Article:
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Discussion Starter · #49 ·
That's because the black level pretty much sucks on the newer chips vs the older ones. If the contrast had been the same this border problem would be basically invisible and thus moot, like it is on 0.65 inch DLPs.


The border isn’t there because of the contrast, the decreased contrast I there, in part, because of the border. Chicken and egg.

That said I don’t mind the border on the current projectors. Next generation will be better though.
 

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Total guess here, but I have a feeling they put the cinema filter on half of the rgb/rgb wheel. This way if you want it of for higher brightness you could slow down the wheel and ignore the segments with the color filter coating. Kind of like the way brilliant color works.
I don't see how they can achieve a 94% P3 coverage with half the colour wheel being P3 native and half rec 709.

This projector is likely P3 native and rec 709 mode would be dimmer (the mirrors are never fully "on" even for pure white / red / green / blue inputs, encoded to rec 709). Which is appropriate for a 4K UHD HDR projector. If you want the brightest Rec 709 gamut just buy a 1080p projector.

I'm fine with the filter being always in the light path here, and if they can do 94% P3 with reasonable lumens via a lamp based projector then finally we can put to be the notion that we absolutely need LEDs to do decent P3. I'm not really sure how that meme got started, but lamps reach higher lumens than LEDs, maybe not HLD LEDs but certainly non-HLD.

So throwing away some (25-50%) of those extra lumens could likely give you something brighter than LED but still hitting high P3 gamut levels.
 

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I don't see how they can achieve a 94% P3 coverage with half the colour wheel being P3 native and half rec 709.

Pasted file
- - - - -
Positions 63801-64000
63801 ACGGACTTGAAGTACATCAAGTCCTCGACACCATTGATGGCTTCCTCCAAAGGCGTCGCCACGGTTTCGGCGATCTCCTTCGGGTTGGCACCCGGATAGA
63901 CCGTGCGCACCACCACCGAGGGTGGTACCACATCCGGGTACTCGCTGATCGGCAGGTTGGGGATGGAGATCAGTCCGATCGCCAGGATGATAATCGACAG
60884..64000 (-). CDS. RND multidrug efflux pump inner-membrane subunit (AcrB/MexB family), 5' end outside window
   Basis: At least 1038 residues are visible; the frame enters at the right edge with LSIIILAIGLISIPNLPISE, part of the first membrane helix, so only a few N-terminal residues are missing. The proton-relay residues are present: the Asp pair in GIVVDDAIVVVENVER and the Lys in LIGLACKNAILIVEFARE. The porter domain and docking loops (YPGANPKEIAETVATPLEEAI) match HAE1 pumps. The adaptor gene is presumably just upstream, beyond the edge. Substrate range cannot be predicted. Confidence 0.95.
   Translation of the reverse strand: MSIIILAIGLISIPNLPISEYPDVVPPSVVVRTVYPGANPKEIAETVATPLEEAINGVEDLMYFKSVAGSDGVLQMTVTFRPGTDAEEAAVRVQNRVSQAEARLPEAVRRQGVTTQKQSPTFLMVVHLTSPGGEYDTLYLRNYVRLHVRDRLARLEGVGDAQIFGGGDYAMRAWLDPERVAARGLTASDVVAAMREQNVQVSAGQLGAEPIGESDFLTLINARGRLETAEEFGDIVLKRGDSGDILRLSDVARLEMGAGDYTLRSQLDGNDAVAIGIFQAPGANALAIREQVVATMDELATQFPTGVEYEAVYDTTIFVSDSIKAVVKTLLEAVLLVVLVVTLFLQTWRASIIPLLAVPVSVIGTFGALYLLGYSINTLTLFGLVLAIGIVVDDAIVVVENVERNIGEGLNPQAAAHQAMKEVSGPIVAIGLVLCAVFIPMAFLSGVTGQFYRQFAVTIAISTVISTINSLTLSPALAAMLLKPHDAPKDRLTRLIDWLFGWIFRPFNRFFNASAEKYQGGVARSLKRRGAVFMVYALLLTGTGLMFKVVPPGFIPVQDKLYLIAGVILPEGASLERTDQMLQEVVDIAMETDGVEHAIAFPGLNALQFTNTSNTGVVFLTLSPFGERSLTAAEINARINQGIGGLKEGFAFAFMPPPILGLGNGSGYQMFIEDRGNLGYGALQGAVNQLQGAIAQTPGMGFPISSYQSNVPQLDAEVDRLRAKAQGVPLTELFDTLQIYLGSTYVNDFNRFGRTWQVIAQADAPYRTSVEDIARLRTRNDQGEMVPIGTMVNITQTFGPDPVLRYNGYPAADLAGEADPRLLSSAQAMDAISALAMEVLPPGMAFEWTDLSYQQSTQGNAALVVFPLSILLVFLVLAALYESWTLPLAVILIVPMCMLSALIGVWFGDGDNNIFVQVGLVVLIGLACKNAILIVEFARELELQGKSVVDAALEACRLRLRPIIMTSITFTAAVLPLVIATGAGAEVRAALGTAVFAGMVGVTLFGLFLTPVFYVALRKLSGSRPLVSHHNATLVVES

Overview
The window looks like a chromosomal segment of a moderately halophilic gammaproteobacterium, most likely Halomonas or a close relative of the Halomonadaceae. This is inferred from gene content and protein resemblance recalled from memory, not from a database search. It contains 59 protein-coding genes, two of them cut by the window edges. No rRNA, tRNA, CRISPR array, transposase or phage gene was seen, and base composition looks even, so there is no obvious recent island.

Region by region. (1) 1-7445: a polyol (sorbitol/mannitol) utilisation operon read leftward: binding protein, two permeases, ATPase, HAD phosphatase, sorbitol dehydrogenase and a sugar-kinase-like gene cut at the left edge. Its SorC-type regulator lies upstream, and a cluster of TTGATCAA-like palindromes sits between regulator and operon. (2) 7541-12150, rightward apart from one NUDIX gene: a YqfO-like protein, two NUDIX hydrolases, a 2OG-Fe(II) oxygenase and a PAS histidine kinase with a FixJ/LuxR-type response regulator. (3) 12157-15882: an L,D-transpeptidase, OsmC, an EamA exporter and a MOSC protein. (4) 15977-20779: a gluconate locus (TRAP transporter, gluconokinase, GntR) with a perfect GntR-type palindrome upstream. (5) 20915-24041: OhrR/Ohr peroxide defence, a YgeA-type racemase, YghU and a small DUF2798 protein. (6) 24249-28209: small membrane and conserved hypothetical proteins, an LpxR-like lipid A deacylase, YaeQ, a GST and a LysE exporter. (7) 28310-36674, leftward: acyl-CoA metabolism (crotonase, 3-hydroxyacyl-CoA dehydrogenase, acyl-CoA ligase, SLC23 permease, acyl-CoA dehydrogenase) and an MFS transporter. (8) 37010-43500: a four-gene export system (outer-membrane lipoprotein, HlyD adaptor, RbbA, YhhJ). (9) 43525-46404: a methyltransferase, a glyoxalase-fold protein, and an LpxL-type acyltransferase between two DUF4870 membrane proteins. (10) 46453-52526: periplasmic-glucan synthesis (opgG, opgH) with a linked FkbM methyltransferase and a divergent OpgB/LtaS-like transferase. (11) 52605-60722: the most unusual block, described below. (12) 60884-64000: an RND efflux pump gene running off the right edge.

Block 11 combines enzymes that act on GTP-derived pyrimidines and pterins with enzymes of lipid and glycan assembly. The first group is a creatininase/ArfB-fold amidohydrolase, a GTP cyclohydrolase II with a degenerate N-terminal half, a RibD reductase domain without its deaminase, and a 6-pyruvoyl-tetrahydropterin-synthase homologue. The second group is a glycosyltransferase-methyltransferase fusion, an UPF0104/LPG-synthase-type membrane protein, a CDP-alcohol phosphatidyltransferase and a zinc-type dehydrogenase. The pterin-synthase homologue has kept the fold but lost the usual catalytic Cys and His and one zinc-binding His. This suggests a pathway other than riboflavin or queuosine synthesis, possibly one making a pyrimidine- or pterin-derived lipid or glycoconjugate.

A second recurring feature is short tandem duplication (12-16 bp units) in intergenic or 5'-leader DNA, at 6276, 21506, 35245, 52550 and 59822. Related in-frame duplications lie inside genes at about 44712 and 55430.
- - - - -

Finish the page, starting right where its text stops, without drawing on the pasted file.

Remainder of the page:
This projector is likely P3 native and rec 709 mode would be dimmer (the mirrors are never fully "on" even for pure white / red / green / blue inputs, encoded to rec 709). Which is appropriate for a 4K UHD HDR projector. If you want the brightest Rec 709 gamut just buy a 1080p projector.



I'm fine with the filter being always in the light path here, and if they can do 94% P3 with reasonable lumens via a lamp based projector then finally we can put to be the notion that we absolutely need LEDs to do decent P3. I'm not really sure how that meme got started, but lamps reach higher lumens than LEDs, maybe not HLD LEDs but certainly non-HLD.



So throwing away some (25-50%) of those extra lumens could likely give you something brighter than LED but still hitting high P3 gamut levels.


If they put it the cinema filter on the lens then it would be darker no matter what unless they have a complicated lens system that can move the filter in and out of the light path. Putting it on the color wheel would be a simpler and equally effective solution. In addition it could be completely bypassed simply by syncing the dmd on off angles with the desired color segments. I don’t know if this is what they’ve done but it’s certainly possible.
 

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I agree that it's pointless to apply two separate colour filters, one for RGB then one for the P3.

On that note, I came across this interesting German site showing they can boost contrast by 40-50% simply by adding a filter tuned to correcting the colours in the highest-measuring contrast mode:

http://cine4home.de/epson-tw9300-projektor-tuning-kontrastoptimierung-per-glasfilter/

It makes perfect sense, as if you lose 40% of your lumens to correct the colours digitally, to the most accurate mode, then that must mean it's done by limiting the max brightness level of each primary to some degree. So if you use a filter which allows you to simply use the full bit depth range of each colour channel, then you've boosted the contrast since you can go brighter, but meanwhile the filter actually reduces the black level, hence the contrast is boosted by the same percentage that calibration loses it. Lots of DLP projectors start off at 2000:1 then in the best calibration mode drop to 1400:1 or less. It's also interesting how they put the filter at an angle to avoid shadows being reflected back into the primary lens, which is curved.